Chatham House’s recommendation to "clarify" indigenisation is also as old the indigenisation policy itself. It was never clear from the beginning when the Act was passed in 2008. It is not meant to be clear, because it is another tool that is used for patronage - without a clear policy, investors can be made to pay bribes, which has been reported by Zanu (PF) officials themselves.
Chatham House also called for a Task Force to be established, with political, business and other stakeholders to advise on, and assist in, lifting the country out of crisis.
It also called for the Government to produce a complementary document to ZimAsset, showing the immediate challenges to implementing the vision and a roadmap showing how the government proposes to address this over the next 12 to 18 months. Since when has Zanu (PF) ever done such a thing?
Fears of a growing underclass in southern Africa which could result in political instability are real, but don’t ever imagine that Zanu (PF) will start doing something to reverse course. They will only deal with it when it is a crisis, and they will deal with it by using soldiers.
While being part of a regional ‘renaissance’ and promoting a ‘region-brand’ would be a good thing, Zimbabwe cannot participate in any such initiative in which good governance and transparency are called for.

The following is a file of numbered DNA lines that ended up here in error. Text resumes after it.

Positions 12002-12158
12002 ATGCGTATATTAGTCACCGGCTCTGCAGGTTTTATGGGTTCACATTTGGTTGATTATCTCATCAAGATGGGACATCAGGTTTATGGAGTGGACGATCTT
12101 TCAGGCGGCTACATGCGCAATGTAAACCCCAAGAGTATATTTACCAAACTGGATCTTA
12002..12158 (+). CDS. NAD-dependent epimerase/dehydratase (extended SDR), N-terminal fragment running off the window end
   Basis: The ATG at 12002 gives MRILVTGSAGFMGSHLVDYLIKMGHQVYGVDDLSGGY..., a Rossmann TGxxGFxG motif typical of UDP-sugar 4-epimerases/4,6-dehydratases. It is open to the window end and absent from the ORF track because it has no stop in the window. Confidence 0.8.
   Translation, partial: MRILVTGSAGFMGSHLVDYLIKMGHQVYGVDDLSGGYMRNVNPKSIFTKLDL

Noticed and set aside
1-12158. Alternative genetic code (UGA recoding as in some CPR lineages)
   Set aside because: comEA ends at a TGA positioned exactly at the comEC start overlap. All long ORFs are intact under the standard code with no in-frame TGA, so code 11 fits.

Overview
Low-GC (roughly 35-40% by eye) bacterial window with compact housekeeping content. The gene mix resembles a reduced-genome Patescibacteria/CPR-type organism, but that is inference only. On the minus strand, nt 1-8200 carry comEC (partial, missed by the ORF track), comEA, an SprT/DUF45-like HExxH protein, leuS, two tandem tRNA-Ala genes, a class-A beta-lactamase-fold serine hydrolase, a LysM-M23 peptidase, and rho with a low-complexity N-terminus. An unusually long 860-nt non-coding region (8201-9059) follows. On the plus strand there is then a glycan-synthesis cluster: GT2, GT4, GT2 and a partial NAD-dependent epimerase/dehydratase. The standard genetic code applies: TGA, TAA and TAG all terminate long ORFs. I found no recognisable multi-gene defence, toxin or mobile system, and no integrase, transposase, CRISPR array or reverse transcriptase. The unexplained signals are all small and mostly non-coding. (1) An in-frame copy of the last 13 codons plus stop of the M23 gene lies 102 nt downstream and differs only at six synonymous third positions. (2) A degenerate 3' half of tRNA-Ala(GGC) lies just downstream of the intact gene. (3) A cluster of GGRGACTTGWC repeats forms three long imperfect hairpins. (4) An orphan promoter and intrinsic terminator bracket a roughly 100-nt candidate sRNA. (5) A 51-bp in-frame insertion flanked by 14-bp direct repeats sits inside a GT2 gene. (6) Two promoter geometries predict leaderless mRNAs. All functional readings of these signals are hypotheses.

The recommended international engagement, including removal of remaining sanctions and targeted measures on President Mugabe and his wife and on defence equipment cannot happen if it is contingent on improvement of the governance and human rights situation, because the violations are directly related to power retention.
Without the ill-governance and the human rights violations Zanu (PF) would not retain power, and Zanu (PF) would not be interested in international re-engagement; it cannot meet the threshold for being readmitted into the Commonwealth, and the collapsing economy will not allow them to engage in any international diplomatic and business forums.
The only people with real money are the Ministers who have abused their positions and acquired huge fortunes which are sitting in foreign banks and their cronies whose businesses are leveraged on abusing their positions on government companies - none can be translated into viable business in Zimbabwe.
Politburo Member Didymus Mutasa has already admitted that the ‘Look East’ policy has failed, just like all the other Zanu (PF) policies, Indigenisation, which has led to closure of companies and enriching of a handful of Zanu (PF)-linked businessmen, and Land Reform, which has led to millions of acres of prime farming land lying fallow and hundreds of agricultural workers unemployed.
And the south-south partnerships are neither here nor there as it has become obvious that the Chinese were only interested in scheming off the alluvial diamonds and are now not interested in long term investment, nor are they interested in assisting Zimbabwe to access the Chinese markets, not that the clueless Zanu (PF) has ever asked.